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04 April 2024

Why does the telco market’s “invisible man” continue to be ignored?

For a long time now, received wisdom has been that there’s a fierce battle for market share being fought in the telco market. That may be true – but why is one potentially sector consistently overlooked?

The telco market has an “invisible man”. It’s called the small office/home office (SoHo) sector. It’s there, it has clearly established needs, and its potential, if properly served, to become a source of much needed revenues is undeniable. And yet…to all intents and purposes the SoHo sector is being, and has long been, ignored and overlooked. We need to talk about this.

It may just be that things are starting to change. At least one analyst firm, UK-based Analysys Mason, is now paying attention to SoHo[1]. In a recent report, Approaches to service propositions for the small office/home office (SOHO) market: 10 operator case studies[2], Analysys described the sector as a potential goldmine for communication service providers. On what basis was that conclusion was reached?

What is a SoHo?

Small office/home office businesses, which are ubiquitous, need at the outset to be defined. We can see them as those enterprises with perhaps four employees, and they represent more than half of all businesses globally. Surveys suggest their number is growing at an average CAGR of 2% and their presence tends to be particularly high in middle-income markets.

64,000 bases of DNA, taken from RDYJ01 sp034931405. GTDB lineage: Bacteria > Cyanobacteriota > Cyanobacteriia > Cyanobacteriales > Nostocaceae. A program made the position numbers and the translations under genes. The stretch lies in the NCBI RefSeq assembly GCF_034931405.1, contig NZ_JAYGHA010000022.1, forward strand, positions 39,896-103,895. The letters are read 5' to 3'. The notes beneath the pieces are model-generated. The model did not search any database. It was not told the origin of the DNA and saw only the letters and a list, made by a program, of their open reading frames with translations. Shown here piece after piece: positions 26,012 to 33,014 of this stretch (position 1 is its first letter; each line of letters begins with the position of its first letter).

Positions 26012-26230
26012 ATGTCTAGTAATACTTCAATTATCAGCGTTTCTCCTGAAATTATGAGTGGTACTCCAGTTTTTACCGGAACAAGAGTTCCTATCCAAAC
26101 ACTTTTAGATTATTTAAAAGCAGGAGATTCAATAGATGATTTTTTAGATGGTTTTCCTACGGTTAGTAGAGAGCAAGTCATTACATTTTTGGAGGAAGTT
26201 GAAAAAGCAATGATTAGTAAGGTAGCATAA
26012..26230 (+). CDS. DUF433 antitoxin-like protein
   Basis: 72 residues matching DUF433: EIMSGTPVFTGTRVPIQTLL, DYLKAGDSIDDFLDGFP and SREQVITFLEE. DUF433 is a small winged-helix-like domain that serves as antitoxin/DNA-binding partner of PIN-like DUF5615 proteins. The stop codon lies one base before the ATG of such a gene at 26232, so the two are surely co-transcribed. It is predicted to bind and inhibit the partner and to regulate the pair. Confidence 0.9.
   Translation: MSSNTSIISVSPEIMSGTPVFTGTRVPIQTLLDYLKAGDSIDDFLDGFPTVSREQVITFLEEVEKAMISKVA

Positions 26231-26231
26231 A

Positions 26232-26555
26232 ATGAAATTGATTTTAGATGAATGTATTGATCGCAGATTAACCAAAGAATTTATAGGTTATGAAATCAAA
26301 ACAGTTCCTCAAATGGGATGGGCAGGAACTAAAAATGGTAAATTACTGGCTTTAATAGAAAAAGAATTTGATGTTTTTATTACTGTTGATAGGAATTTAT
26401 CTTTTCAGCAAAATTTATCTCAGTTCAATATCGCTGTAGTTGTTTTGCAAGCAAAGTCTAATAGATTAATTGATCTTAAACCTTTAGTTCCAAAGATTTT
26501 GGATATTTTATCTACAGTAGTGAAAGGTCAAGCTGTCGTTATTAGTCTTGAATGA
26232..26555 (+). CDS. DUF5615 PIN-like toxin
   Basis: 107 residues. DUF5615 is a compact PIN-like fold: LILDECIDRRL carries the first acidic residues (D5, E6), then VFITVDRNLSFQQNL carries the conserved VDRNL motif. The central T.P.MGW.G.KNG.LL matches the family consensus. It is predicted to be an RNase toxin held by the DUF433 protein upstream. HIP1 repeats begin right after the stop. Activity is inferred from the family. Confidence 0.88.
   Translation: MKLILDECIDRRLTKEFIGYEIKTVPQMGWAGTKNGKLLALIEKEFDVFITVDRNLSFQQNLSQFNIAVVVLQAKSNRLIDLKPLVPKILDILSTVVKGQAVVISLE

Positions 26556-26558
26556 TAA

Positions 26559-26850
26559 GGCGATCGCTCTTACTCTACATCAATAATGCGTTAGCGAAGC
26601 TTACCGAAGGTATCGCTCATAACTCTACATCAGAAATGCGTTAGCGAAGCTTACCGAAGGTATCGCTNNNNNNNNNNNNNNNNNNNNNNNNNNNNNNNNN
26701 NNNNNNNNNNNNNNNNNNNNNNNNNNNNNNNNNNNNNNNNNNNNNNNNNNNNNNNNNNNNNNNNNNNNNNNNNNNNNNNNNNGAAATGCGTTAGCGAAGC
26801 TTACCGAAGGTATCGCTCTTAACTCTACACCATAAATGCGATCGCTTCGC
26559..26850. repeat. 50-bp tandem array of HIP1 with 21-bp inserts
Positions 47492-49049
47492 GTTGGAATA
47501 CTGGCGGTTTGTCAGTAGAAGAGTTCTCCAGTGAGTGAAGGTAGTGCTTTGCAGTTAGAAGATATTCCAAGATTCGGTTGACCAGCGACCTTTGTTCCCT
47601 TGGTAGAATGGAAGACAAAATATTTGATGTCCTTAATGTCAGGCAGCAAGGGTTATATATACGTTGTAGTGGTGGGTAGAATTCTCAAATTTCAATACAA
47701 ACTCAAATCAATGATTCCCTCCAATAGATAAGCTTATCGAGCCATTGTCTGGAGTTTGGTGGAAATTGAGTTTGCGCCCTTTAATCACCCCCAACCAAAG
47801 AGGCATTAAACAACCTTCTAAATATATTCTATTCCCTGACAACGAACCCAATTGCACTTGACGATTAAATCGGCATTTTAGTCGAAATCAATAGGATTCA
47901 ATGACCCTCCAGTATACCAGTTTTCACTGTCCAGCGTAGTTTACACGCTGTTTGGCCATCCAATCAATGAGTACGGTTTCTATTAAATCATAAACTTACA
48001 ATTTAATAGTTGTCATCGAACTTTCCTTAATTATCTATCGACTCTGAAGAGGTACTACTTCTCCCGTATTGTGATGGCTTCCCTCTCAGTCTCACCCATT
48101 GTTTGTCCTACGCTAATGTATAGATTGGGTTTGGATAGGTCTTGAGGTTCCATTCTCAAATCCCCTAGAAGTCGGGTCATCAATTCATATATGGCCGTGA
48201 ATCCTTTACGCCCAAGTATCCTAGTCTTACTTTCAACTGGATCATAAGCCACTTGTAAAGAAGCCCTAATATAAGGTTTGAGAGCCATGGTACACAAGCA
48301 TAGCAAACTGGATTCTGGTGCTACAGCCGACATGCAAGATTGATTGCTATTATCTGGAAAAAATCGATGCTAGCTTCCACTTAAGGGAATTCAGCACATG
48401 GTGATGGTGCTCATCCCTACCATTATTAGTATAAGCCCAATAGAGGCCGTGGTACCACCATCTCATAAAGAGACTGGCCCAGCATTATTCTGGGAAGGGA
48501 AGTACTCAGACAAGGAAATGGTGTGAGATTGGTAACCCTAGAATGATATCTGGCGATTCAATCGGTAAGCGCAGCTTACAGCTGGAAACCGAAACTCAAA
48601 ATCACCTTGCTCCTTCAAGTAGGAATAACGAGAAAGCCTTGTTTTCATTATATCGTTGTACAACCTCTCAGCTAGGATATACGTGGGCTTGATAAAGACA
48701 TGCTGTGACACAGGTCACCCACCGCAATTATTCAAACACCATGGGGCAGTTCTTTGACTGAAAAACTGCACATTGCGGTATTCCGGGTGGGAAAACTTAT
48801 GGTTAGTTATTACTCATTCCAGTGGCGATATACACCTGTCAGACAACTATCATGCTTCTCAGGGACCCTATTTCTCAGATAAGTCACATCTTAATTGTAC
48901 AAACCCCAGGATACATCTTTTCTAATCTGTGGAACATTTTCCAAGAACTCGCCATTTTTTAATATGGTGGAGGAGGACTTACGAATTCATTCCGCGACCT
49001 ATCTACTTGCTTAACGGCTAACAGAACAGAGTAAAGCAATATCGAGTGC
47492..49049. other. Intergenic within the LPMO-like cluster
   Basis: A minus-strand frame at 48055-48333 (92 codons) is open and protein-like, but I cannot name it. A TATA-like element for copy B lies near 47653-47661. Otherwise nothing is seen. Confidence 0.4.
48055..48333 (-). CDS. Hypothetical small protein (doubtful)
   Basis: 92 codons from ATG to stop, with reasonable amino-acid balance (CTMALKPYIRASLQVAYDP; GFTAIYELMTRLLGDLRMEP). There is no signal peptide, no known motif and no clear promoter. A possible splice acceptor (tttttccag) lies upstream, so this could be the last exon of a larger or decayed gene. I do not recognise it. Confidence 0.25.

Why should these numbers matter to telcos? Because surveys also indicate that around half of SoHo businesses’ communications needs are served by consumer-grade mobile packages, and another quarter by their consumer broadband equivalent. This leads a pretty obvious conclusion: there’s an enormous opportunity to upsell high value enterprise services to SoHo’s and, presently, it’s largely being ignored, counter intuitive as that might seem if telcos really are desperate to tap into new revenue streams.

Grasping the nettle

This status quo needs to change. If service providers are searching for new ways to become more profitable, it makes little sense to continue ignoring the SoHo sector. Yes, its individual components (the businesses themselves) may be small, but collectively their number is significant, and so is their unfilled appetite for enterprise telco services. For CSPs, the barrier to successful entry may, according to Analysys Mason, be bridging the gap between the opportunity and what’s required to exploit it.